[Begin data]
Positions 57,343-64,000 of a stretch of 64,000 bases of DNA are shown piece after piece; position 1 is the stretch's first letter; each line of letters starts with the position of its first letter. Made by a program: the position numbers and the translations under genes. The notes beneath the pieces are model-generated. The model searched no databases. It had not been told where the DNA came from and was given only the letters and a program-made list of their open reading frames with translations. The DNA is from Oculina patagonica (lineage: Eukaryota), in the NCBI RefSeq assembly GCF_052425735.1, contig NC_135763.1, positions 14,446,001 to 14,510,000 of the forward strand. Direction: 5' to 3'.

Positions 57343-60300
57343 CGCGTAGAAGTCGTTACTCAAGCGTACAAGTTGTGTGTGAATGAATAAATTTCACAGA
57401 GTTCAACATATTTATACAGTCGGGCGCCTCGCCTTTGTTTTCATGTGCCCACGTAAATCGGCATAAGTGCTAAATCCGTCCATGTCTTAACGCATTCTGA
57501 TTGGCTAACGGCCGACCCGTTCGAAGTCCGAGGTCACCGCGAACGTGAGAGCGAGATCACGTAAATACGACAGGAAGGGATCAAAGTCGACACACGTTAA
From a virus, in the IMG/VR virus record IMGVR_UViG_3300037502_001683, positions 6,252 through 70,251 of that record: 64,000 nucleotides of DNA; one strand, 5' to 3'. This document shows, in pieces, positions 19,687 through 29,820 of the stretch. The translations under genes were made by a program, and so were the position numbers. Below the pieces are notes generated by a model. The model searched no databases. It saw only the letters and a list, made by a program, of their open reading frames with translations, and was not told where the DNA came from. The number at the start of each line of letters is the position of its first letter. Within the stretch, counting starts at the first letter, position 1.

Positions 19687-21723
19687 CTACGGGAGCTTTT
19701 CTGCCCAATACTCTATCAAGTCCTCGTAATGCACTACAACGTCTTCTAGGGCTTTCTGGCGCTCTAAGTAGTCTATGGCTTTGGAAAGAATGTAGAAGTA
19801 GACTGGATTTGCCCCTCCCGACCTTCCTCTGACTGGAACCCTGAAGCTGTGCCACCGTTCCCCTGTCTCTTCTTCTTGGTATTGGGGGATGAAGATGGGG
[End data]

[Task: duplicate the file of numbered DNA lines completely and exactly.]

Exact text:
Positions 57,343-64,000 of a stretch of 64,000 bases of DNA are shown piece after piece; position 1 is the stretch's first letter; each line of letters starts with the position of its first letter. Made by a program: the position numbers and the translations under genes. The notes beneath the pieces are model-generated. The model searched no databases. It had not been told where the DNA came from and was given only the letters and a program-made list of their open reading frames with translations. The DNA is from Oculina patagonica (lineage: Eukaryota), in the NCBI RefSeq assembly GCF_052425735.1, contig NC_135763.1, positions 14,446,001 to 14,510,000 of the forward strand. Direction: 5' to 3'.

Positions 57343-60300
57343 CGCGTAGAAGTCGTTACTCAAGCGTACAAGTTGTGTGTGAATGAATAAATTTCACAGA
57401 GTTCAACATATTTATACAGTCGGGCGCCTCGCCTTTGTTTTCATGTGCCCACGTAAATCGGCATAAGTGCTAAATCCGTCCATGTCTTAACGCATTCTGA
57501 TTGGCTAACGGCCGACCCGTTCGAAGTCCGAGGTCACCGCGAACGTGAGAGCGAGATCACGTAAATACGACAGGAAGGGATCAAAGTCGACACACGTTAA
From a virus, in the IMG/VR virus record IMGVR_UViG_3300037502_001683, positions 6,252 through 70,251 of that record: 64,000 nucleotides of DNA; one strand, 5' to 3'. This document shows, in pieces, positions 19,687 through 29,820 of the stretch. The translations under genes were made by a program, and so were the position numbers. Below the pieces are notes generated by a model. The model searched no databases. It saw only the letters and a list, made by a program, of their open reading frames with translations, and was not told where the DNA came from. The number at the start of each line of letters is the position of its first letter. Within the stretch, counting starts at the first letter, position 1.

Positions 19687-21723
19687 CTACGGGAGCTTTT
19701 CTGCCCAATACTCTATCAAGTCCTCGTAATGCACTACAACGTCTTCTAGGGCTTTCTGGCGCTCTAAGTAGTCTATGGCTTTGGAAAGAATGTAGAAGTA
19801 GACTGGATTTGCCCCTCCCGACCTTCCTCTGACTGGAACCCTGAAGCTGTGCCACCGTTCCCCTGTCTCTTCTTCTTGGTATTGGGGGATGAAGATGGGG